U.S. Government Voids Public Comments On Newly Proposed Crypto Wallet Rule


The Financial Crimes Enforcement Agency (FinCEN) issued a notice of proposed rule making today called, “Requirements for Certain Transactions Involving Convertible Virtual Currency or Digital Assets”. FinCEN is providing only 15 days, a highly accelerated timeframe for public comment to administrative rules by the Administration.

The U.S. Treasury agency voids the public comment period for the new rule on crypto reporting, “…because this proposal involves a foreign affairs function of the United States and because ‘notice and public procedure thereon are impracticable, unnecessary, or contrary to the public interest.”

Even though FinCEN is technically providing 15 days for public comment, the notice also highlights that, “notice-and-comment rule making requirements are inapplicable because this proposal involves a foreign affairs function of the United States and because ‘notice and public procedure thereon are impracticable, unnecessary, or contrary to the public interest.”

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The new rule would require, “banks and money service businesses (“MSBs”) to submit reports, keep records, and verify the identity of customers in relation to transactions involving convertible virtual currency (“CVC”) or digital assets with legal tender status (“legal tender digital assets” or “LTDA”) held in unhosted wallets,” or in hosted wallets in jurisdictions covered by FinCEN.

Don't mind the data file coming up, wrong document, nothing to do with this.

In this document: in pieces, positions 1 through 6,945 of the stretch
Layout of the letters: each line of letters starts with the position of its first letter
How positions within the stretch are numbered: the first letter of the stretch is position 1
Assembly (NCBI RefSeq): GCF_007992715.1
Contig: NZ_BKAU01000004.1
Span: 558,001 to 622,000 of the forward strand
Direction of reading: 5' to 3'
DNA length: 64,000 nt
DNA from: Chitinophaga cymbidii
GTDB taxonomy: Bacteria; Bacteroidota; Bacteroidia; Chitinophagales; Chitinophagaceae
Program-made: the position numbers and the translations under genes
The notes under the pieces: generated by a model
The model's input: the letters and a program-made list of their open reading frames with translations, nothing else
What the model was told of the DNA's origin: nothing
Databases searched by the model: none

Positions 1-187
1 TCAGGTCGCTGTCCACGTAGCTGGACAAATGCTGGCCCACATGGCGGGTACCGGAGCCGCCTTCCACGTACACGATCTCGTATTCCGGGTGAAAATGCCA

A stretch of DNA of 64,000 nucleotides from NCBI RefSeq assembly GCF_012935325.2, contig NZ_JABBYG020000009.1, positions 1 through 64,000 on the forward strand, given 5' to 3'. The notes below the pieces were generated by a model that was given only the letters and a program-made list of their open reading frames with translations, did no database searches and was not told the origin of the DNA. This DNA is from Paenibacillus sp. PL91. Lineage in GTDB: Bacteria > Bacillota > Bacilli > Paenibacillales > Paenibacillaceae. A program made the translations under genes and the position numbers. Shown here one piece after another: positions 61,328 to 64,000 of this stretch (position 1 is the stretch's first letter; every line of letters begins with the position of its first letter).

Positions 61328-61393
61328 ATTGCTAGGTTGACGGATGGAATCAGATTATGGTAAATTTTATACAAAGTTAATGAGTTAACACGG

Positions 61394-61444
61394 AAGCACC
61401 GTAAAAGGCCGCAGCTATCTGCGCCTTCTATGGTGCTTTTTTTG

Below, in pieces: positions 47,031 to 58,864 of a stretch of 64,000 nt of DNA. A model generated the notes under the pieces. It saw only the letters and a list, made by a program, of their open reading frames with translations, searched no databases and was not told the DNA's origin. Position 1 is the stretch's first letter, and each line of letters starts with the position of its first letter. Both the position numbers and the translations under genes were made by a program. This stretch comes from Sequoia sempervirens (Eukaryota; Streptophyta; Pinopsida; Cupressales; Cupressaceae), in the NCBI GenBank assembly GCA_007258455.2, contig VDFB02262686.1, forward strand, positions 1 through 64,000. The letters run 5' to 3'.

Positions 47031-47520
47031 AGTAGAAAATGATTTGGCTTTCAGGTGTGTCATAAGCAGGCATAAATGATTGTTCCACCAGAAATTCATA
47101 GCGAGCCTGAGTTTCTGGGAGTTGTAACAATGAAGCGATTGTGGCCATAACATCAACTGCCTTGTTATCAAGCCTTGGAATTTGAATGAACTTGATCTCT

FinCEN’s notice is scheduled to be published in the Federal Register on December 23, 2020 with a deadline to comment by January 4, 2021, so the public will still have an opportunity to provide comments. In justifying why such a short time period is being offered, FinCEN notes both ‘significant national security imperatives’ and feedback already received from the cryptocurrency and blockchain community justify the accelerated nature of the process.